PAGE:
CARY – A cyberattack proved to be far more than a pain in the foot for these doctors. A perfect storm hit the practice of Dr. Willard Niemi last week – one of weather (snow and ice) and the ransomware attack on Allscripts on which Carolina Foot & Ankle Specialists relies for practice management and patient electronic medical records, or EMRs. The practice is back online a week later.
“We are finally back up today,” Niemi said in an interview Friday morning, the frustration evident in his voice.
“We were down Thursday, Friday, Saturday, Sunday, Monday and Tuesday. We were at about half the staff for access and half for patient access on Wednesday and Thursday.
“We were unable to access our scheduling software and we had no access to patient data.”
BACK TO PAPER RECORDS
The outage was so bad that Niemi said he had to “take patient notes” for “scanning and inputting” into patient EMRs later.
Carolina Foot & Ankle Specialists operates offices in Durham Cary, Clayton and Knightdale. The weather forced a host of patients to reschedule – but with Allscripts unavailable the practice and people needing appointments faced major problems, Niemi said.
Asked if the outage cost the practice money, is declared: “Sure!”
Other practices also were hit in the Triangle.
“This has shut our medical office down for two days,” one person wrote to WRAL. “I think this [earlier] article [at WRAL.com] minimizes the effect on patient care here!!! We have not been able to schedule patients or call patients. If we solely relied on EMR we would be completely down. Nothing better than paper chart here today!!!!”
The attack has lasted for over a week, and an Allscripts spokesperson told WRAL TechWire early Friday that the company was restoring services to the some 1,500 clients who were affected. Later Friday, she said that all services had been restored.
One practice in Florida has already sued Allscripts, accusing the company of “wanton, willful, and reckless disregard.”
Will his practice join the suit? “I will have to discuss that with my partners,” Niemi responded.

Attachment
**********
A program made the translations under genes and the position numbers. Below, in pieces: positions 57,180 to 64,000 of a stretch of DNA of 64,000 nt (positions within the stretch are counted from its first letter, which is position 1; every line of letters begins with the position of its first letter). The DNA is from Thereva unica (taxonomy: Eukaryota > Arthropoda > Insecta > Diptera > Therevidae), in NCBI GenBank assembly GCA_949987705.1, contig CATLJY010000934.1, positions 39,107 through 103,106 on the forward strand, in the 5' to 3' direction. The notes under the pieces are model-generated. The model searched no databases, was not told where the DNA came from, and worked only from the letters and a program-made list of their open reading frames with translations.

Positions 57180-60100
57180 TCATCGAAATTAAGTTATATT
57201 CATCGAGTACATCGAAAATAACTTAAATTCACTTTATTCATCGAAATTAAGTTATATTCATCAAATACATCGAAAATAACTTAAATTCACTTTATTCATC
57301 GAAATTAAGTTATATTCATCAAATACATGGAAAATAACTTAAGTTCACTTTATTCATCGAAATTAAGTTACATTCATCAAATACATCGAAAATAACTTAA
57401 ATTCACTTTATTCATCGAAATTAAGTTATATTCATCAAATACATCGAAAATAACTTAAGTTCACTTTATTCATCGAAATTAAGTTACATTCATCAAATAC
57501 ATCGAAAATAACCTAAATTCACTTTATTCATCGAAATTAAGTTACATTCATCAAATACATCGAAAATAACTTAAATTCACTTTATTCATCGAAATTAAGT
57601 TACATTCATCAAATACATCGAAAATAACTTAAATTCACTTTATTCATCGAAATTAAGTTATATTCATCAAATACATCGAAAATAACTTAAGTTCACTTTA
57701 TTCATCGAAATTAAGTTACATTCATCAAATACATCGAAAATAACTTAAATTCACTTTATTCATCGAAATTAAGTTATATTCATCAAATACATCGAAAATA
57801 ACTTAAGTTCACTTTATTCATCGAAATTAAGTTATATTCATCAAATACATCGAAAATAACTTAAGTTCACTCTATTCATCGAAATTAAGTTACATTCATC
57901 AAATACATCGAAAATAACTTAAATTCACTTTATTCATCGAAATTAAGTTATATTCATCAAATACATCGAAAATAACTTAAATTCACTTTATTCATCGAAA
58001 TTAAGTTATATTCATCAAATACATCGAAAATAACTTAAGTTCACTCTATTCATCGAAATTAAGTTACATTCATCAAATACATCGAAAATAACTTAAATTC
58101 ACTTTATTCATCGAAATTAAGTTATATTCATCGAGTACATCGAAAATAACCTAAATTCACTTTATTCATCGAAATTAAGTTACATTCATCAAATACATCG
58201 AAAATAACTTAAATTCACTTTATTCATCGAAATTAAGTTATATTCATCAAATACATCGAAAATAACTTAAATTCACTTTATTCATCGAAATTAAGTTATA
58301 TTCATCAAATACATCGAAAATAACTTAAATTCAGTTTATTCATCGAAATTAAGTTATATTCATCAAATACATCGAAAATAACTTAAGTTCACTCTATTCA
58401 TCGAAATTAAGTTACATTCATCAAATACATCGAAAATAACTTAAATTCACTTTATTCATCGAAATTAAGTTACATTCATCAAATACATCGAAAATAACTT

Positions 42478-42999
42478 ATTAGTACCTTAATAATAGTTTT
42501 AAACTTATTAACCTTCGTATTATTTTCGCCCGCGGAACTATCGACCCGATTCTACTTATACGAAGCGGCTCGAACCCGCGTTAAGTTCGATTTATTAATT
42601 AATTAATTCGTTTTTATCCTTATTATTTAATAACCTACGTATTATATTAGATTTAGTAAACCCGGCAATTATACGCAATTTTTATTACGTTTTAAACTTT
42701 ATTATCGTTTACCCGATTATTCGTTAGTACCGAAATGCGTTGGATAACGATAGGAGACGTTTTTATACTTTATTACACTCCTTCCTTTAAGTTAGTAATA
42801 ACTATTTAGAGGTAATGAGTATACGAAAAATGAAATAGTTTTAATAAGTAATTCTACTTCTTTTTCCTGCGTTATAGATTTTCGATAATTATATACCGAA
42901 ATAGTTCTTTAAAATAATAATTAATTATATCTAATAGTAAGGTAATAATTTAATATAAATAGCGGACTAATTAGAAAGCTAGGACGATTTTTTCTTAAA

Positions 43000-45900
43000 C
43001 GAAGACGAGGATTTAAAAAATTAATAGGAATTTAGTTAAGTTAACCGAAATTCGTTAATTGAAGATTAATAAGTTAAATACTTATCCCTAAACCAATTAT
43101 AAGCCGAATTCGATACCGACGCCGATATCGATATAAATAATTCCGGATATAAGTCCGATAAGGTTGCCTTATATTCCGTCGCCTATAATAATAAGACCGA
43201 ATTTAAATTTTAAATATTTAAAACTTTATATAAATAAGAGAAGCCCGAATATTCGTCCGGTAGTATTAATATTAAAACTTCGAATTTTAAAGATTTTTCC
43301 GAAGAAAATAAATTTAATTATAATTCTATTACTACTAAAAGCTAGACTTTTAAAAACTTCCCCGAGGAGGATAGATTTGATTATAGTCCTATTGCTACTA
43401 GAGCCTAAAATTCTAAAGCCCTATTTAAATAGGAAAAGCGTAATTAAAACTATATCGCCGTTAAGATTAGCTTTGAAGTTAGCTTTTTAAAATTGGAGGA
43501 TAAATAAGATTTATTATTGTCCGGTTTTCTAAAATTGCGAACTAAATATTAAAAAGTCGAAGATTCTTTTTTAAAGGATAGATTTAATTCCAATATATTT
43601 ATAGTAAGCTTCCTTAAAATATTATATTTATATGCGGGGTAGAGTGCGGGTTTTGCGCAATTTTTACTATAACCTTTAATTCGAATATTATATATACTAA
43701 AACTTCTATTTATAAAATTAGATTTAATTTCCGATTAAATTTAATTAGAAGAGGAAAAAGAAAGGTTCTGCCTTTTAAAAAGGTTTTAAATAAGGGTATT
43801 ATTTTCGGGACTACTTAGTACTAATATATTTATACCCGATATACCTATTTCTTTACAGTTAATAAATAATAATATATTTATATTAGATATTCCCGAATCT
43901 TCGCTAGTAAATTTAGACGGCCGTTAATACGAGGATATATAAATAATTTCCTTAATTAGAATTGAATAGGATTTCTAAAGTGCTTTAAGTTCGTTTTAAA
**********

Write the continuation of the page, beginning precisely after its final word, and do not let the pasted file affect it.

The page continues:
THE RISK OF ELECTRONIC MEDICAL RECORDS
Niemi, who lives in Morrisville and received his doctorate degree from the University of Osteopathic Medicine, College for Podiatric Medicine and Surgery, in Des Moines Iowa, noted that the threat of ransomware attacks has been well known. And he said he was not entirely pleased with how Allscripts responded to customers.
“I find it interesting that there was no Plan B for Allscripts” in the event of an attack, Niemi said. He also expected more updates at least via email from the company about when services would be restored.
The Allscripts outage also illustrates a “Catch 22” of risk and rewards for physician practices, he added.
Federal requirements such as through Medicare and the Affordable Care Act penalize financially any practices if they don’t utilize EMRs, Niemi said. So his practice relies on a provider such as Allscripts for those services.
“We used to only have to worry about fire,” Niemi said, referencing records.
Now, he has to be concerned about the cloud or software or other electronic necessities that might “go bad.”
And even the addition of a cyberseucirty expert to help his practice is no guarantee of 24-hour-a-day, 7-day-a-week access.
“If we had a person for that, it wouldn’t have mattered,” Niemi said. “This [outage] was all on the Allscripts side.”
So what prescription might he write as a solution or treatment?
“You know what,” he said, sounding a lot like Dr. Leonard “Bones” McCoy of Star Trek, “I’m just a physician.”